Departing for the return after dark, I had gotten the airplane trimmed out at 6,500' and was settling in for a nice cruise home.  I was tracking a VOR outbound and lined up with the reciprocal course in the GPS.  The GPS battery warning popped up, and then the screen dropped.  I was focused on keeping her straight and level and on the VOR outbound as I fished for the 12 volt cable for the Garmin in the glove box (I like having the GPS when I'm on cross countries).  I eventually got it plugged into the GPS and 12v port (those of you who have a Garmin will understand that this is no mean feat in the dark!).

When the GPS powered up, I was right on track - guess the VOR does work!  I finished flying home, and landed in some ground fog.  All in all, a very pretty night flight, and a good test of distractions in the cockpit for a budding IFR flyer.

Later, I powered up the GPS to show Tracy my routing and my actual track down and back.  There was a gap in the track where the GPS had lost power.  That gap gave me a shiver.  You can see it here if you look close.

Years ago, when my Grandma passed away, Dad had driven me out to Pennant to show me where he grew up.  Heading back to Swift Current, I saw the telltale elevators of the next town and asked him what it was called.  He said "Success".  Getting closer, and seeing the scarcity of the place, I asked him why they didn't call it "Failure".  I remember him chuckling a bit, as Dad's do when their kids say stuff like that.  

Turns out the GPS shut down right about "Failure", and I got it powered up right about Dad's home town of Pennant.  I don't think I looked out the window once while flying the attitude indicator, altimeter, VOR and fishing for that plug in, so I probably missed the lights of Pennant that night.  My Dad had a great sense of humour, and I'm pretty sure he was just letting me know that he hadn't forgotten about that night we were together so many years ago, and maybe just letting me know he was still looking out for me.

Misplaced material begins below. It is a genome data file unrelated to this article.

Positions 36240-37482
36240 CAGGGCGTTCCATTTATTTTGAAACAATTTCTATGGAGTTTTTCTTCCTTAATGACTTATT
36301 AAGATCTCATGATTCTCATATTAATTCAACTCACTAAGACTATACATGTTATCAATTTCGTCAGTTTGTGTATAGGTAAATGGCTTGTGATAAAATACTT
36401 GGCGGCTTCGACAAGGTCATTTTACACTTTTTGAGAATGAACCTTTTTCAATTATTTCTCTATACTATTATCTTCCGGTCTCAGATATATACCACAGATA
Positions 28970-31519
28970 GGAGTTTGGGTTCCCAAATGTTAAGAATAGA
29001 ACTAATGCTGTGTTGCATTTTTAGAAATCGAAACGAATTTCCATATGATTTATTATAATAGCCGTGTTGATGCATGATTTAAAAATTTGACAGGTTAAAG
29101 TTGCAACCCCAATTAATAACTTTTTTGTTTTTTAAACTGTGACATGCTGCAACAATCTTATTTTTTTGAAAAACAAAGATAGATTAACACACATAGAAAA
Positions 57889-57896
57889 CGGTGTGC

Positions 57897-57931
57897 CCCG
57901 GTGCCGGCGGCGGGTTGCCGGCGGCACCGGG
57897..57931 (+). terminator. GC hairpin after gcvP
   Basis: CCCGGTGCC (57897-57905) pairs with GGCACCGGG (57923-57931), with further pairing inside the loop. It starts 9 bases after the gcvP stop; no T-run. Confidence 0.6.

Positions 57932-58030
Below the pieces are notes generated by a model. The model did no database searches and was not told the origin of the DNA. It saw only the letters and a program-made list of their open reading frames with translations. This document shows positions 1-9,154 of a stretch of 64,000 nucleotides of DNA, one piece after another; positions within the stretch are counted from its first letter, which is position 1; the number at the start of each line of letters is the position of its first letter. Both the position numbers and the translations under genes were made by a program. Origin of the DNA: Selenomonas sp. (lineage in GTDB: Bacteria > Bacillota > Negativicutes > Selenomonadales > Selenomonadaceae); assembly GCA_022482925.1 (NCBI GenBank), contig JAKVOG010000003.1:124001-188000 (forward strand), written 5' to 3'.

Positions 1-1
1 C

You can form your own conclusions.  I like to think that my Dad flies with me all the time.  Perhaps that place between here and now isn't so far away after all.  I feel closest to it every time I go flying.

Louise Hughes
January 12, 1926 - December 22, 200
7

We lost my Mom just before Christmas, 2007 on December 22nd.  She left us pretty suddenly, and I'm sad I hadn't gotten C-ILHC done yet so she could see it finished and come flying with me again.

She always checked in on my progress on C-ILHC whenever she was over for a visit, and certainly encouraged me to get it finished.  Mom wasn't a big flyer (she actually hated it), but she knew how much Dad and I loved airplanes, so I did manage to get her up in both Jelly Bean and our 182 - only once in each though, and I am sure that was more than she wanted!  I hope she tells Dad how much fun the Challenger is.

Here, Tracy is giving her a pep talk before the big departure in C-IJBN ...

And no doubt here, she is saying a prayer as I get ready to depart.  I had great plans of taking Mom for one of those Oh-so-Awesome water landings, but the only thing she hated more than flying was swimming, and she knew if she didn't let me put a life vest on her, I wouldn't fly over water!  Mom was pretty amazed at just how much payload a Challenger could carry: an  oversize pilot, full fuel, Amphibs, and Grandma!

Mom and Dad, Clear Skies, and Happy Landings
I'm sure we'll meet again.

Above: Mom and Dad about 1994

My Dad's Sister sent me this. 
She called it "God's way of saying Have a Nice day".